Prevent parvovirus by vaccinating
Canine parvovirus, a contagious but preventable illness, can have a devastating and lasting effect on a pup. Dr. Lee shares important information on prevention and treatment of parvo.
Q: We bought a Rottweiler puppy from a neighbor. A few weeks later, the pup stopped eating, developed bloody diarrhea and died, all within a day. A knowledgeable neighbor said he probably died of parvo, and that we should have had him vaccinated. Please educate us about parvo so we’ll do the right thing with our next puppy.
A: The first thing to do is to immediately take any new pet to a veterinarian, who will advise you about keeping your pet healthy, give appropriate vaccinations and do fecal and other necessary tests. Your pet should see the veterinarian once or twice a year for wellness care and as needed when problems arise.
Canine parvovirus commonly attacks unvaccinated puppies, causing bloody diarrhea, vomiting, abdominal pain, and loss of appetite and energy. The virus wipes out the pup’s disease-fighting white blood cells and damages the lining of the intestines, causing almost all untreated parvo pups to die of overwhelming infection.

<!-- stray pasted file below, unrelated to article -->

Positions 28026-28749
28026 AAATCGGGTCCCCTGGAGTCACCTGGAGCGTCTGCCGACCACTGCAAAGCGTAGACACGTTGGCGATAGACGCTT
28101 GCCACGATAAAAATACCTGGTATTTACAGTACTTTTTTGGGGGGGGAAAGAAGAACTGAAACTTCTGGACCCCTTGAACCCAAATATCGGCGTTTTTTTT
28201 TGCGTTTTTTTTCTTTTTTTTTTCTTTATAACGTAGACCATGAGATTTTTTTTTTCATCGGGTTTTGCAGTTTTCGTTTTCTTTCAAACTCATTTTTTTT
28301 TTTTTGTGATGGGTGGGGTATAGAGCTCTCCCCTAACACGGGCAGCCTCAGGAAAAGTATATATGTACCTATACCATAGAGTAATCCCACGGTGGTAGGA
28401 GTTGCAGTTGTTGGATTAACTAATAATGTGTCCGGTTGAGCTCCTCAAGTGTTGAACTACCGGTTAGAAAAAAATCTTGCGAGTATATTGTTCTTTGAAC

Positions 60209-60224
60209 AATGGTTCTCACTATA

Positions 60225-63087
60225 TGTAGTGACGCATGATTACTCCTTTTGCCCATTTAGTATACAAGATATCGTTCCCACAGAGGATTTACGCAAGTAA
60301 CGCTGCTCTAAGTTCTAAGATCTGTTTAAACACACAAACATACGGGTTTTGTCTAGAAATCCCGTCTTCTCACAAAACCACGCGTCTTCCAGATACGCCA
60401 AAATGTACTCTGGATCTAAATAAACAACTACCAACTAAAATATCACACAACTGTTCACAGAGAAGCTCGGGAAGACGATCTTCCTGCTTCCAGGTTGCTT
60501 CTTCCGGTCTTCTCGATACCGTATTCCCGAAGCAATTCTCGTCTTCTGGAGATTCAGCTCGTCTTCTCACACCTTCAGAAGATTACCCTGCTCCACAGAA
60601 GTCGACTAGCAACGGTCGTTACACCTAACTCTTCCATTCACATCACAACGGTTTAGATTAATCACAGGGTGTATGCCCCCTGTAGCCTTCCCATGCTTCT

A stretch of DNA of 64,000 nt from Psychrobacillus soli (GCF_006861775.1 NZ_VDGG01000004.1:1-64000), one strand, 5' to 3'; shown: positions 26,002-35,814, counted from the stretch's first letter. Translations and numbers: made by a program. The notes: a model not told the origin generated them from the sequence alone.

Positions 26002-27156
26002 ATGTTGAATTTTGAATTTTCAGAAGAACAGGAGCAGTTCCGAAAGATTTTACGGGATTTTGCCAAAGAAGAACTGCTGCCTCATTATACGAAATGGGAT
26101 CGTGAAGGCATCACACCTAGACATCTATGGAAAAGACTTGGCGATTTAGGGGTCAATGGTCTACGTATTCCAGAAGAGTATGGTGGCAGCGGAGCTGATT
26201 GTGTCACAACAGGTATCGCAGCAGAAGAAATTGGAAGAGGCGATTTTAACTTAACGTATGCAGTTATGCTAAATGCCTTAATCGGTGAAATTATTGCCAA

Treatment includes medications and fluid therapy. A recent study showed that fecal transplantation from a healthy dog to puppies with parvo shortened recovery time and improved survival rate.
Recovered dogs shed the virus for two to three weeks, contaminating the environment with virus particles that can infect other unvaccinated dogs. The virus sticks to indoor surfaces, and it survives up to a year outdoors. Before you get another puppy, clean with bleach and discard contaminated materials that can’t be bleached.
Immediately after you buy your new puppy – even before you welcome him to his new home – take him to the veterinarian for an exam, fecal testing and vaccinations. When you finally take him home, keep him away from the contaminated areas of your yard.
Lee Pickett, V.M.D. practices companion animal medicine. Contact her at email@example.com.